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So sorry to hear that you and your pup had to go through that. I'm sure it was terrifying for all and it should never have happened.

You've asked a lot of legal questions and I'm sure the answer "it depends" fits all of them. Asking the dogs owner for his insurance company contact information would have been a good start to pay to have your dog checked out at a vet.

We travel with three small dogs and don't carry any protection. I'm not sure I could draw a can of spray and hit my target as a vicious dogs was charging at me from behind another rig. I would seriously doubt if any kind of spray would even slow down a pit bull. They tend to be pretty focused and turn out anything they are presently attempting to kill.

I probably would have called the police.

Best of luck.

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Old 06-27-2013, 03:01 PM   #8
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Well, I can't post what I would have done due to forum rules.
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Old 06-27-2013, 03:07 PM   #9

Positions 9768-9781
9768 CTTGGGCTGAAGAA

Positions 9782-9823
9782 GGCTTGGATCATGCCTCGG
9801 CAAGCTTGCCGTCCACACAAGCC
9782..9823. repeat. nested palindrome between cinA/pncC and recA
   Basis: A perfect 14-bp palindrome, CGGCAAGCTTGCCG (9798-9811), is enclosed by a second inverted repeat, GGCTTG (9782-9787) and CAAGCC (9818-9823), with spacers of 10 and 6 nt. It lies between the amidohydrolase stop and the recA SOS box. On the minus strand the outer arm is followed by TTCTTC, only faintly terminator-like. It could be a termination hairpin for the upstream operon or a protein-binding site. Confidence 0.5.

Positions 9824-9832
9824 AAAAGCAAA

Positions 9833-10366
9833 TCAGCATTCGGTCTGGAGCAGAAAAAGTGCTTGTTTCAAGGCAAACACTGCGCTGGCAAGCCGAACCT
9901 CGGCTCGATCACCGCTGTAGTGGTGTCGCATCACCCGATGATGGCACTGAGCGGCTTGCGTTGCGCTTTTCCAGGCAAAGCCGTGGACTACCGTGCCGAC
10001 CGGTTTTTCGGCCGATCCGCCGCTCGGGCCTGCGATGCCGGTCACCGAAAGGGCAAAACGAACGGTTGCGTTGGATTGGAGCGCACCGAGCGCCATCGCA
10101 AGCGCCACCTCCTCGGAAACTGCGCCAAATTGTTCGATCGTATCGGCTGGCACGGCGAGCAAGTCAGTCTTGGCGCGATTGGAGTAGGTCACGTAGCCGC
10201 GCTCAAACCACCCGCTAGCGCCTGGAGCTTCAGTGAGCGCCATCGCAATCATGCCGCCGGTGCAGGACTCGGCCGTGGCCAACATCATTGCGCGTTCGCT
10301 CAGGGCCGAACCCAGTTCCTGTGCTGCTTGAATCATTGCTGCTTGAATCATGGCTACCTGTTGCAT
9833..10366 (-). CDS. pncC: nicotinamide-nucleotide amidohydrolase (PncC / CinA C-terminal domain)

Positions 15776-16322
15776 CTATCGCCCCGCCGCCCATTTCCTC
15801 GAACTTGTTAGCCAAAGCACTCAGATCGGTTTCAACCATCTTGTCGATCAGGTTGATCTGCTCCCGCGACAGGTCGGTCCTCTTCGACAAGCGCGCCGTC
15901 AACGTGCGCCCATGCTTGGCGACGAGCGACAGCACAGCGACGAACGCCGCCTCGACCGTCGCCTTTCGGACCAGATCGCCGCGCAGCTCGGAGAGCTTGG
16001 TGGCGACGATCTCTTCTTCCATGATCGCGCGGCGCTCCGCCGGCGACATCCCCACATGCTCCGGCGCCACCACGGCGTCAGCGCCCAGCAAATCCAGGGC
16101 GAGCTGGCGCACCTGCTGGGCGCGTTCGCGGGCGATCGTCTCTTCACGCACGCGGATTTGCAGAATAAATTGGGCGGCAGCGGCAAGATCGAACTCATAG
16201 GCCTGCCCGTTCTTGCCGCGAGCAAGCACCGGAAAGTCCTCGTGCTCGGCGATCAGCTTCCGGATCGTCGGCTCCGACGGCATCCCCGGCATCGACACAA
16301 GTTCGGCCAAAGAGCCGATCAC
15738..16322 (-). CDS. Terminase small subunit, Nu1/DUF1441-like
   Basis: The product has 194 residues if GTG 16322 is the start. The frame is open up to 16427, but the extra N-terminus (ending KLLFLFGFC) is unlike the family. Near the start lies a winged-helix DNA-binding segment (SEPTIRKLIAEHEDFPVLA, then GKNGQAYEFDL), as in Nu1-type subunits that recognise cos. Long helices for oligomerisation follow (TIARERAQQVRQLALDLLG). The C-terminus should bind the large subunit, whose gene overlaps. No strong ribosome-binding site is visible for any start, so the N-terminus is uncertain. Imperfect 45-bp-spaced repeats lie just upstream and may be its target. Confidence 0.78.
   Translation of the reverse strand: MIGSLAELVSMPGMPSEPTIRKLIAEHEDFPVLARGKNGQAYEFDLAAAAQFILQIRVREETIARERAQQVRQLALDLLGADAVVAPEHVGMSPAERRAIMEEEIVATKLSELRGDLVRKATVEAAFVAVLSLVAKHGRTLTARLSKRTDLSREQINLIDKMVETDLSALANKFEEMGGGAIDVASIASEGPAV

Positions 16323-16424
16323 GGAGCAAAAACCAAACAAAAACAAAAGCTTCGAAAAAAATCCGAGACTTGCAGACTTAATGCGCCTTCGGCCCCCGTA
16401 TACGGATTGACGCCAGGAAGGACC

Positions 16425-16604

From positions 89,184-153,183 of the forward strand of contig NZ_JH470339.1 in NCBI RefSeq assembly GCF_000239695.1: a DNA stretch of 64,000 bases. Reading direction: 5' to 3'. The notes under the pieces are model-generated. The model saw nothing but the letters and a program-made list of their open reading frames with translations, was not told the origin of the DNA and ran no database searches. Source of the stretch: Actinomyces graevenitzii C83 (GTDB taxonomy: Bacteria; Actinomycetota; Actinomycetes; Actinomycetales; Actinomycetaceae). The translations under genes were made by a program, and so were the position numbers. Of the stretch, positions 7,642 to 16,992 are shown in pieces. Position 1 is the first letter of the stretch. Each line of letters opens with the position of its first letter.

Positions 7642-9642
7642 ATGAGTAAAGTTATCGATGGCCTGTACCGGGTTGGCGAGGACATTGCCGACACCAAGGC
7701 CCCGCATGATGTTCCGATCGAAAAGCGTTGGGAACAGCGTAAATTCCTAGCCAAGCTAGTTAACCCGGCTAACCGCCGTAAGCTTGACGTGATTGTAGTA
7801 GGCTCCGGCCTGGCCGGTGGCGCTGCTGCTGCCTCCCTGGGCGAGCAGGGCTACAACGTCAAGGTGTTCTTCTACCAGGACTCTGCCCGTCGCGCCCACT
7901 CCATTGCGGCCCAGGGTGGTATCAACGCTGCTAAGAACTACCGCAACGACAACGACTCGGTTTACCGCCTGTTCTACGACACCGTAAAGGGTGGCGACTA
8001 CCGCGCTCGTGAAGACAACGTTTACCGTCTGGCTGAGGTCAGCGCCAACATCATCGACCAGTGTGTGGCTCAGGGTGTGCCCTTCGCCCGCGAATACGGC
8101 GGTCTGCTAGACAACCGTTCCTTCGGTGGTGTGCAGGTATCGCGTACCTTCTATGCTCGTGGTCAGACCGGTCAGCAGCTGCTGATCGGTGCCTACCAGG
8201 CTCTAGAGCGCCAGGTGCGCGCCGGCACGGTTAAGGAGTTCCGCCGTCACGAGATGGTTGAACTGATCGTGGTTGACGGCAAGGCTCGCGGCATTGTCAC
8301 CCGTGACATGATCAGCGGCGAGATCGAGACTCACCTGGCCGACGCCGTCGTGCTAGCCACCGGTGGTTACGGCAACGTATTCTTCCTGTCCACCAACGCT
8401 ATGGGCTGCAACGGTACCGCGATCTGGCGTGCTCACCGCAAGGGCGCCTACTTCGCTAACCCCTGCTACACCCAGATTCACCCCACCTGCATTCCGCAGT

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The other owner KNEW that they owned a problem dog. They were negligent in controlling it and as Judge Judy would probably say, they had a duty and obligation to exercise a much greater degree of controlling it.

Dog fights are so hectic I think it would be pretty hard to aim for and spray just the other dog. It all happens so fast, and as anyone who has seen this knows, it catches you off guard and it's difficult to react quickly and know what to do. I sort of thought the other dog might just take one run at ours and then run back but to my shock, he kept on biting and it was pretty furious. I am so lucky the owner was really close and dived right in. If you've never had this happen before, you are unprepared. If our dog was physically injured and bleeding, I would have done something else.